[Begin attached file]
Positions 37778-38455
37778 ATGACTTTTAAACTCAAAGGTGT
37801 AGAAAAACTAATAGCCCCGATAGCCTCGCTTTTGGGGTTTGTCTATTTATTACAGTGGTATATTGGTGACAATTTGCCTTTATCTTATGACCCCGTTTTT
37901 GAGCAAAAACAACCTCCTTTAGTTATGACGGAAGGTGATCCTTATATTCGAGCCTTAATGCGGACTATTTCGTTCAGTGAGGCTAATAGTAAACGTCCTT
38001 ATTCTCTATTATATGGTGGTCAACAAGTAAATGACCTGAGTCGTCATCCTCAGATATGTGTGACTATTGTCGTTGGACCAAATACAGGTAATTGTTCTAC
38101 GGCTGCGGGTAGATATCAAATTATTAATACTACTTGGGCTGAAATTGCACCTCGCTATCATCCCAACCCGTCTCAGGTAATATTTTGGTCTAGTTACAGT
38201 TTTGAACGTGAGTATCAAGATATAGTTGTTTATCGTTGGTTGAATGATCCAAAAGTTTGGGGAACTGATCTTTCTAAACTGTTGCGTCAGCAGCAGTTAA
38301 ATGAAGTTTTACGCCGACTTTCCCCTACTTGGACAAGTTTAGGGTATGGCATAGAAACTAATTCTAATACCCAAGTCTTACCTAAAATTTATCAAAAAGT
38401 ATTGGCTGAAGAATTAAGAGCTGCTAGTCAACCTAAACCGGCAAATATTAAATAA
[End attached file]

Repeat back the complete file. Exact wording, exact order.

Positions 37778-38455
37778 ATGACTTTTAAACTCAAAGGTGT
37801 AGAAAAACTAATAGCCCCGATAGCCTCGCTTTTGGGGTTTGTCTATTTATTACAGTGGTATATTGGTGACAATTTGCCTTTATCTTATGACCCCGTTTTT
37901 GAGCAAAAACAACCTCCTTTAGTTATGACGGAAGGTGATCCTTATATTCGAGCCTTAATGCGGACTATTTCGTTCAGTGAGGCTAATAGTAAACGTCCTT
38001 ATTCTCTATTATATGGTGGTCAACAAGTAAATGACCTGAGTCGTCATCCTCAGATATGTGTGACTATTGTCGTTGGACCAAATACAGGTAATTGTTCTAC
38101 GGCTGCGGGTAGATATCAAATTATTAATACTACTTGGGCTGAAATTGCACCTCGCTATCATCCCAACCCGTCTCAGGTAATATTTTGGTCTAGTTACAGT
38201 TTTGAACGTGAGTATCAAGATATAGTTGTTTATCGTTGGTTGAATGATCCAAAAGTTTGGGGAACTGATCTTTCTAAACTGTTGCGTCAGCAGCAGTTAA
38301 ATGAAGTTTTACGCCGACTTTCCCCTACTTGGACAAGTTTAGGGTATGGCATAGAAACTAATTCTAATACCCAAGTCTTACCTAAAATTTATCAAAAAGT
38401 ATTGGCTGAAGAATTAAGAGCTGCTAGTCAACCTAAACCGGCAAATATTAAATAA